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The author is a former associate editor of <i>Medical Economics</i>.
Here's some perspectives on auto insurance premiums and ways to whittle them down.
One of the ways to cut your insurance premium costs is to choose your car carefully. Obviously, your insurance rates reflect your driving record, where you live, and, most important, how many young drivers you're covering. But premiums also depend on the value of the car, its theft rate, and how much it costs to replace or repair it.
Some categories of vehicles cost more to insure than others. Sport utility vehicles, for example, have high theft rates, and accidents involving them tend to result in steep claims. So a $40,000 SUV costs more to insure than a $40,000 sedan. Even within categories, some models are more expensive than others, for those same reasons. Ask your insurance agent for quotes on models you're considering, to see how premiums might vary.
But don't try to save money by skimping on liability coverage. You should carry a minimum of $100,000 coverage for bodily damage per person, $300,000 for bodily damage per accident, and $100,000 for property damage.
Don't forget to protect yourself, as well, by carrying significant amounts of uninsured/underinsured-motorist insurance. It's foolish to pay premiums for coverage that will pay $100,000 or more to someone else, yet have nothing for yourself if you're injured by someone carrying $50,000 worth of liability insurance or-even worse-no insurance at all.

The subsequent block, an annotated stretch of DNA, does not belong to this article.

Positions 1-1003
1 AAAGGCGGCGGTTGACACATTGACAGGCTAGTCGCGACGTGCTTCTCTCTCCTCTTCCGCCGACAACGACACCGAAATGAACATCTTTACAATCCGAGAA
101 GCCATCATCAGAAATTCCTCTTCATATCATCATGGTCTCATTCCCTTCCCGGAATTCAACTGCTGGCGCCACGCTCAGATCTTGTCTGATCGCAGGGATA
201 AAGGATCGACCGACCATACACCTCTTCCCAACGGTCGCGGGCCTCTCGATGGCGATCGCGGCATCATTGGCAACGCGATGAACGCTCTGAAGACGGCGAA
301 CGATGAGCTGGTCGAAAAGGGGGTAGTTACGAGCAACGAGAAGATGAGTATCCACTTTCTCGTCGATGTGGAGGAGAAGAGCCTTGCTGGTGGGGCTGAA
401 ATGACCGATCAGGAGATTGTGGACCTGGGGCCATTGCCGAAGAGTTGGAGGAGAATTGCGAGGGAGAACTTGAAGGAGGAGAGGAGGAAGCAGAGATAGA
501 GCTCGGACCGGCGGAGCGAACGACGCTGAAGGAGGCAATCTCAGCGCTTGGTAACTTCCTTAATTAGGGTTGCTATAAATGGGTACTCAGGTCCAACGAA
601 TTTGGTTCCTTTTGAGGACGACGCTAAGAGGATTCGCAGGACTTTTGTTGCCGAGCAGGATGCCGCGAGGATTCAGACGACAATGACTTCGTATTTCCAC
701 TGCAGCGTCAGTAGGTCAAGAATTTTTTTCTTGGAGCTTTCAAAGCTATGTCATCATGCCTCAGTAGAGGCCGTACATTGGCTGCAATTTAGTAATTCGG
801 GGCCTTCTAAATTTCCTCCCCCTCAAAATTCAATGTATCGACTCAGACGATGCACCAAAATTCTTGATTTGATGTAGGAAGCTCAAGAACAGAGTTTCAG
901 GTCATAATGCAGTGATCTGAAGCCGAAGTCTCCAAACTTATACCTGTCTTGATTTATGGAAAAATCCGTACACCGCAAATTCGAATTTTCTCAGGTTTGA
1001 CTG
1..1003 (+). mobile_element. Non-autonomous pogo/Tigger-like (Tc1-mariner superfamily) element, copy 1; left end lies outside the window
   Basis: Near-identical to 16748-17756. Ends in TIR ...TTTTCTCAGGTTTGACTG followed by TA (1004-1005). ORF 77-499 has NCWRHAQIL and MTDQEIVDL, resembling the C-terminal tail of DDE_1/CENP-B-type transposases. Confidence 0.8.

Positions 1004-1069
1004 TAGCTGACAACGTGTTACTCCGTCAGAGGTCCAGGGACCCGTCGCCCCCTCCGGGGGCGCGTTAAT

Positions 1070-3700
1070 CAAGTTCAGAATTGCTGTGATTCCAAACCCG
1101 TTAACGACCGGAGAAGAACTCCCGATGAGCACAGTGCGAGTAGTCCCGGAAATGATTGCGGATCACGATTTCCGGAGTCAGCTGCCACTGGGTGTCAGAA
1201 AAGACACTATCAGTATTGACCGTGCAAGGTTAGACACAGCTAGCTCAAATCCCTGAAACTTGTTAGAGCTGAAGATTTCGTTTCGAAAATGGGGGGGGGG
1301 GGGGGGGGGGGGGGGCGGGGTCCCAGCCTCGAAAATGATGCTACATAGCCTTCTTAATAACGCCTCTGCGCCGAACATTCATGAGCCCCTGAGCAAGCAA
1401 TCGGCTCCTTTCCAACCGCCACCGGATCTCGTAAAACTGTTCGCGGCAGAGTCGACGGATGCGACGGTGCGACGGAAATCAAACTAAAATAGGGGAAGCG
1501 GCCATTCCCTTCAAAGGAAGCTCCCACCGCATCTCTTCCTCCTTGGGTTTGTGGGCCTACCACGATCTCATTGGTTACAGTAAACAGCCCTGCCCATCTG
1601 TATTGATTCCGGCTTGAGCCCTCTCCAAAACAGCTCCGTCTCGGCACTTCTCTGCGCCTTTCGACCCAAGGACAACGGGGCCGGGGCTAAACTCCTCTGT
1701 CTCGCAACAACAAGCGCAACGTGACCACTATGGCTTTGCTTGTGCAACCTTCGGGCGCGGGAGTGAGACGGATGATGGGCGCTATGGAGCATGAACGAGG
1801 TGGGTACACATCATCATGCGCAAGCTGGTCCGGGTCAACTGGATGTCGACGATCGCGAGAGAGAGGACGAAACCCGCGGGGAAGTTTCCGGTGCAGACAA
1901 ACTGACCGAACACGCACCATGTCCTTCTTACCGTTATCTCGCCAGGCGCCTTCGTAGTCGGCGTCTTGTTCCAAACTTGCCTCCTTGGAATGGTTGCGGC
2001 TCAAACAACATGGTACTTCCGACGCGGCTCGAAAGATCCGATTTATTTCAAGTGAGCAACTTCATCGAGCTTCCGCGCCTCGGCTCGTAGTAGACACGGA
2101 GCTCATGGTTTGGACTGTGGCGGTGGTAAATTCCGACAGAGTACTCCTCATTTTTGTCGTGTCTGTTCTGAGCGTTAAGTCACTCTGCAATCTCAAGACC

You can also save on premiums by raising your deductibles. A jump from $200 to $500 could cut your premium by about 15 percent. If you're using a clunker as an around-town car, consider dropping comprehensive and collision coverage.
Carrying more than one policy with the same company-for your car, your home, and an umbrella policy, for instance-can earn you a discount. You may also qualify for discounts for a clean record, antitheft devices, antilock brakes, or air bags. But you may have to ask to get the savings. If you have kids of driving age, ask about discounts for driver-education courses and good grades. And if your child goes off to college without her car, tell your agent, so your premiums can be reduced for part of the year.
Most important, shop around for a policy. You'll find insurance rates vary widely. You can get quotes online at InsWeb ( http://www.insweb.com) Insure.com ( http://www.insure.com) and many other sites. But consider reputation as well as price. It's no bargain to get cheap rates with a company that drags its feet about settling claims. Friends and colleagues are a good source for recommendations.